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The authors declare that they have no competing interests.
CS, ML and SRH outlined and specified the research questions. The principal author and ML conducted the literature search and screened abstracts and titles. Article inclusion and study quality was also evaluated by ML and SRH. CS wrote the first draft of the manuscript. HHK and HvdB revised it critically for important intellectual content. All authors contributed to and have approved the final manuscript.
Primary care practices provide a gate-keeping function in many health care systems. Since depressive disorders are highly prevalent in primary care settings, reliable detection and diagnoses are a first step to enhance depression care for patients. Provider training is a self-evident approach to enhance detection, diagnoses and treatment options and might even lead to improved patient outcomes.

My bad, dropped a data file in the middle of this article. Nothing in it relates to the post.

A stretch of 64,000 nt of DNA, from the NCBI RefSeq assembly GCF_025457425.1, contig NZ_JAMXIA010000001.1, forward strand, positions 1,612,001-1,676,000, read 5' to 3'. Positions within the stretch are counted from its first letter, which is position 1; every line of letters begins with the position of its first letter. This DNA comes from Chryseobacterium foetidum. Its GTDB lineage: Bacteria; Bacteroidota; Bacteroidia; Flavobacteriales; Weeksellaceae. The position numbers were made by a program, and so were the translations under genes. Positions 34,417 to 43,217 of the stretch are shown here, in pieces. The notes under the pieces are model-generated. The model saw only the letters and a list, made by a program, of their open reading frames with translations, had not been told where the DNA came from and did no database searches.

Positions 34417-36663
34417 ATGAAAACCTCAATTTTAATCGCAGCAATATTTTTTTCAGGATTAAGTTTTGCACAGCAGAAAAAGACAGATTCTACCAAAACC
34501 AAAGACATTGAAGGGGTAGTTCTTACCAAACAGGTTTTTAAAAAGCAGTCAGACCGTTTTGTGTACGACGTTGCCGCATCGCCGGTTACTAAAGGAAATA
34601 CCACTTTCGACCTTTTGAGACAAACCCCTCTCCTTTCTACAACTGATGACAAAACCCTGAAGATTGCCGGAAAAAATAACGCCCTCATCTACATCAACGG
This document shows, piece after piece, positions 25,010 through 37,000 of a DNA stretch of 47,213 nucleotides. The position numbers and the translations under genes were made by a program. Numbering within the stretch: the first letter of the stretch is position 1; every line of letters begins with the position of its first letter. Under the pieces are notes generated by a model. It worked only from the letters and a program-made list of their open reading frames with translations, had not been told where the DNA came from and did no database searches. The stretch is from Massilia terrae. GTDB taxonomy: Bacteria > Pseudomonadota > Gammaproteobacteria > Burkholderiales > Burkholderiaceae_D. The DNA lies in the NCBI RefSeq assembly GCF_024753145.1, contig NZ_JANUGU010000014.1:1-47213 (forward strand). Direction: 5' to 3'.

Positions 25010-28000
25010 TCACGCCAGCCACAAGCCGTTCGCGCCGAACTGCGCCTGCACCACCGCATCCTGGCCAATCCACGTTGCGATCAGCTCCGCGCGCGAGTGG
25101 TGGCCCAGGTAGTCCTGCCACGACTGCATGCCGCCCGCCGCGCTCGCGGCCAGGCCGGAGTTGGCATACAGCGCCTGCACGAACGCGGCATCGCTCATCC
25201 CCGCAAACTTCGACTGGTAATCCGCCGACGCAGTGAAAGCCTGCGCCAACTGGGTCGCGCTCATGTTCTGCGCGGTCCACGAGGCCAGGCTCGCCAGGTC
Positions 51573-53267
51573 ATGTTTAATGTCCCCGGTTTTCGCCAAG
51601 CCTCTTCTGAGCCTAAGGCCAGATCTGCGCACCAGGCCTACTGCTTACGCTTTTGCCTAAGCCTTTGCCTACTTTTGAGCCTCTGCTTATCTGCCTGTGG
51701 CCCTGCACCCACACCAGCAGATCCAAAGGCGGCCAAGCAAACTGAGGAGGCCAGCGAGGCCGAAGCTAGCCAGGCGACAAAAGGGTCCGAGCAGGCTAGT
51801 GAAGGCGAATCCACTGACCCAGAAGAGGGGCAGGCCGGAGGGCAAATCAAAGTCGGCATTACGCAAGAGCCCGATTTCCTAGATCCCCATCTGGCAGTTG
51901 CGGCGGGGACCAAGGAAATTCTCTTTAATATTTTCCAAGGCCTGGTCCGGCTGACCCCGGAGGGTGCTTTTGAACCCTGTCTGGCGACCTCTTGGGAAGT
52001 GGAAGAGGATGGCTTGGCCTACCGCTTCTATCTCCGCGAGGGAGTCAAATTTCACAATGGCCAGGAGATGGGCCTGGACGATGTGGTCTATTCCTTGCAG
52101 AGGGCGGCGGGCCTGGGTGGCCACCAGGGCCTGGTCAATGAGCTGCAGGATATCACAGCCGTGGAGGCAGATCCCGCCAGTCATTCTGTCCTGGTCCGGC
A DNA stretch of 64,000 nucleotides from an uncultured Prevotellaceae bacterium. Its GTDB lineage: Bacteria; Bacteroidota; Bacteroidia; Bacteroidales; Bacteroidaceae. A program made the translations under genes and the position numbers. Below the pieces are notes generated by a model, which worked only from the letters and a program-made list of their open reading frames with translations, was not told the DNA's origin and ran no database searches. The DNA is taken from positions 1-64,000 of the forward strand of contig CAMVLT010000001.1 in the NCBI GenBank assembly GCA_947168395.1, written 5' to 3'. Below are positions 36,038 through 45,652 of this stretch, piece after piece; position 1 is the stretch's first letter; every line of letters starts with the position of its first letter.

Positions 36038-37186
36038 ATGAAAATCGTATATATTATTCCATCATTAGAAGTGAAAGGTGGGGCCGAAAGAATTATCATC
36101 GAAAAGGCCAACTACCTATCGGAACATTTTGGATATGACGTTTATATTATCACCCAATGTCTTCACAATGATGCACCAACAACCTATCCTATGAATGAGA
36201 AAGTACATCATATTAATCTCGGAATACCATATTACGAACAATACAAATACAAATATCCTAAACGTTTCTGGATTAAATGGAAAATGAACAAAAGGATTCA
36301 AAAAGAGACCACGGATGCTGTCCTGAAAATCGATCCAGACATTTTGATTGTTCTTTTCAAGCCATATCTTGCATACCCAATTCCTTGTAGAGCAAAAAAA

A systematic literature search was conducted reviewing research studies providing training of general practitioners, published from 1999 until May 2011, available on the electronic databases Medline, Web of Science, PsycINFO and the Cochrane Library as well as national guidelines and health technology assessments (HTA).
108 articles were fully assessed and 11 articles met the inclusion criteria and were included. Training of providers alone (even in a specific interventional method) did not result in improved patient outcomes. The additional implementation of guidelines and the use of more complex interventions in primary care yield a significant reduction in depressive symptomatology. The number of studies examining sole provider training is limited, and studies include different patient samples (new on-set cases vs. chronically depressed patients), which reduce comparability.
This is the first overview of randomized controlled trials introducing GP training for depression care. Provider training by itself does not seem to improve depression care; however, if combined with additional guidelines implementation, results are promising for new-onset depression patient samples. Additional organizational structure changes in form of collaborative care models are more likely to show effects on depression care.